Monday, August 15, 2011

Fly Away Home

Ruth was canoeing and camping with a group of women from our Sudbury days two weekends ago. When we were living there the group numbered about 14 and they called themselves the Goddesses. I encouraged them to keep the name to themselves, lest heresy invade our congregation. They canoed, skiied, ate, and generally seemed to have an inordinate amount of fun together. They were nearly all very involved in church life and decided that they just wanted some opportunity for playfulness. Mission accomplished.

On this recent weekend one of the members told Ruth the happy ending to a story from years ago. One day Ruth and I were launching our canoe in a Sudbury area lake when a kayak came around the corner with a dozen or so young trumpeter swans trailing behind. The woman in the kayak was a sort of "swan whisperer" urging them on with "here swans, c'mon swans."

It turned out this was a swan project along the lines of Fly Away Home. A research team was in Sudbury to raise and train the swans which as a species once migrated to Northern Ontario. Their goal was to teach the swans to fly south to Indiana in the Fall in the hope they would return the following Spring. The team leader flew an ultralight craft with pontoons and we would go to watch the flight training of the swans. His wife was pregnant and would spend hours in the water, not eating enough, Ruth decided. So they came to our house for a couple of meals and then to the church for a big potluck where interested folk could learn about their project.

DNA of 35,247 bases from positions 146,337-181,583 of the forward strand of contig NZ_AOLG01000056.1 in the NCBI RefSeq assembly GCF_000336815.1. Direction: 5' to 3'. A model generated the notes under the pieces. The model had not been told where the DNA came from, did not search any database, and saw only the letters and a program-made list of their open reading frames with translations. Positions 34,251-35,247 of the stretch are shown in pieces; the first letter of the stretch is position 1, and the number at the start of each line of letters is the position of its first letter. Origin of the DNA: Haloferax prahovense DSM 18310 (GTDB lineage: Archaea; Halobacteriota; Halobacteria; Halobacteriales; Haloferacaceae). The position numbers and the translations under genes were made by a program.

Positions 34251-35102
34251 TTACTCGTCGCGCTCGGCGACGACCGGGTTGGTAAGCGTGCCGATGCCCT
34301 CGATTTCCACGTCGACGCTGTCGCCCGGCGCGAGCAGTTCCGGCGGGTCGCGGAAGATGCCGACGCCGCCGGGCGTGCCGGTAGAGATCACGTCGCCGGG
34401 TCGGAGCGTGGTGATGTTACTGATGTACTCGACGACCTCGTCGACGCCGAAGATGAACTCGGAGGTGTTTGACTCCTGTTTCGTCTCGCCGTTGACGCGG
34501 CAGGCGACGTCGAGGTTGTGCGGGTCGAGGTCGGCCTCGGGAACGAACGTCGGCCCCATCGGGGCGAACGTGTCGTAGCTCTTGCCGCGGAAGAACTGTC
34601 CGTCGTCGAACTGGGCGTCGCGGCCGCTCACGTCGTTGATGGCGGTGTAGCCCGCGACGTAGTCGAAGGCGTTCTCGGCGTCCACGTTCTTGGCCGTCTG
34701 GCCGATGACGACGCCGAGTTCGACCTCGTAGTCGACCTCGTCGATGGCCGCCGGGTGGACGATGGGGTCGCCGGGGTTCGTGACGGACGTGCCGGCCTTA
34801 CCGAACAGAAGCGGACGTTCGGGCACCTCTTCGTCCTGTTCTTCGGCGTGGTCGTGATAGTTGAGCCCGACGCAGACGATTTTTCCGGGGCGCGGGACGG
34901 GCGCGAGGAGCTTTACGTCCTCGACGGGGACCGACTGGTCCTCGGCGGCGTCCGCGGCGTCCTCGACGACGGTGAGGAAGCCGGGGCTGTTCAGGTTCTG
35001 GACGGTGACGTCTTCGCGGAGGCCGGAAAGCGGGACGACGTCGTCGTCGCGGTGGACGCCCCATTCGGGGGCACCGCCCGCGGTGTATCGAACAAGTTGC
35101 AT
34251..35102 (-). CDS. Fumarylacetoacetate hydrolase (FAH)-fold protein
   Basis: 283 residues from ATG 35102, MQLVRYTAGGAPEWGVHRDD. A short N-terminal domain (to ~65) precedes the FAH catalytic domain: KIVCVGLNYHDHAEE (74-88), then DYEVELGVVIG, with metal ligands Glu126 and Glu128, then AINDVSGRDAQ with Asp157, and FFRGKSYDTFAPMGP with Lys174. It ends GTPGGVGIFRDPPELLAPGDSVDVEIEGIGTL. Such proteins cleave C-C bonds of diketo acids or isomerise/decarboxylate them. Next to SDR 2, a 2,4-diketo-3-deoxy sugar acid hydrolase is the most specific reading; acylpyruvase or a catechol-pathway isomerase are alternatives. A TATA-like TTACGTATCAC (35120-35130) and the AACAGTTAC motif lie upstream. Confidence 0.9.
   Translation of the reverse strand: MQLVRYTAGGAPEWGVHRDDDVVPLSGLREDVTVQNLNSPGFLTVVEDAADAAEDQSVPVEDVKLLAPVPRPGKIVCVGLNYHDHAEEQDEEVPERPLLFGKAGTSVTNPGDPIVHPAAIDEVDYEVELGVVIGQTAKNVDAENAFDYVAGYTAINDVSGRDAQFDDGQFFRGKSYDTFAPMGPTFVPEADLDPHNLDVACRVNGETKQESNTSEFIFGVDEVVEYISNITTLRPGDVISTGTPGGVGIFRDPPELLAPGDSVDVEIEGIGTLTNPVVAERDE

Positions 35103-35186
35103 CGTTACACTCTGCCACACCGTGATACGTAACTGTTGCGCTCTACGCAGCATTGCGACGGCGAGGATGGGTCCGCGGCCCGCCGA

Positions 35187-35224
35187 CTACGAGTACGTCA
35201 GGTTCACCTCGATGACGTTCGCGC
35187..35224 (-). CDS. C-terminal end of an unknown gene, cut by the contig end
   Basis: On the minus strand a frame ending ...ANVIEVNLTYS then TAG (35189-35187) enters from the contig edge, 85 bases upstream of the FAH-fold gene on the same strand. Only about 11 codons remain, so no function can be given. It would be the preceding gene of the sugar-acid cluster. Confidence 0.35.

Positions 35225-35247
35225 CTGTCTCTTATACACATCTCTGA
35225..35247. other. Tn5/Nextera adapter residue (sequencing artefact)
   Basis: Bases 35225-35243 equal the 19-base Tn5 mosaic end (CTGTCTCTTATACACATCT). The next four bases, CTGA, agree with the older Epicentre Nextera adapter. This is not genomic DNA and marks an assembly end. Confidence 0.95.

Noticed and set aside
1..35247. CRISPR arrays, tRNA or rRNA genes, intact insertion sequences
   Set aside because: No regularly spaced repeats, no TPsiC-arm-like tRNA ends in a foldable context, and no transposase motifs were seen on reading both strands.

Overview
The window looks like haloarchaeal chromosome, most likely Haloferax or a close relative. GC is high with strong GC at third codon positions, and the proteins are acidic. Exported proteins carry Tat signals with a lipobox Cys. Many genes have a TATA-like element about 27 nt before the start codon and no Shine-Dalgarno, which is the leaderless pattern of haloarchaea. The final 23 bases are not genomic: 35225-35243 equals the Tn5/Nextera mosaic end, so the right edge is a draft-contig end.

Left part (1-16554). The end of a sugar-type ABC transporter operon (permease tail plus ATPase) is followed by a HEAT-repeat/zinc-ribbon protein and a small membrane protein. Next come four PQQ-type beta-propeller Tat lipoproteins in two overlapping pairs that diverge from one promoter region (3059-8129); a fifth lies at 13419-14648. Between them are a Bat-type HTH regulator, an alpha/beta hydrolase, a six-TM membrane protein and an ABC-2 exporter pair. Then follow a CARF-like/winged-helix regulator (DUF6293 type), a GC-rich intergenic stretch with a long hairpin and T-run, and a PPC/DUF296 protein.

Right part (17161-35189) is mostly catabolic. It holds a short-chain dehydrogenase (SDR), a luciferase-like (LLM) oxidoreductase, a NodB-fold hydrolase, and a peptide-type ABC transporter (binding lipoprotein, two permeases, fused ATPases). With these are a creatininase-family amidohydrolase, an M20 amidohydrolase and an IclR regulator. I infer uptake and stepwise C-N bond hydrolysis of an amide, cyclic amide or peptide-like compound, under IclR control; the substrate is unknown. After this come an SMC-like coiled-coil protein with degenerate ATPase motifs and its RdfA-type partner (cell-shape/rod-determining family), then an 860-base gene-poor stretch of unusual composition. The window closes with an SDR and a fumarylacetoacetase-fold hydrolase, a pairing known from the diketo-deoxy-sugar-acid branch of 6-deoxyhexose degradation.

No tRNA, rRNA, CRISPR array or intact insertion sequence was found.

The photo above is evidence that the project was a success. The first trip to Indiana was harrowing and some swans were lost. But others returned and the breeding population is growing.

How cool is that!


IanD said...

That's the ultimate bio-diversity experiment! Neat!

lionlamb said...

It was something to watch the swans' take-off for the first flight south, trailing out behind the ultralight.

Thanks Ian.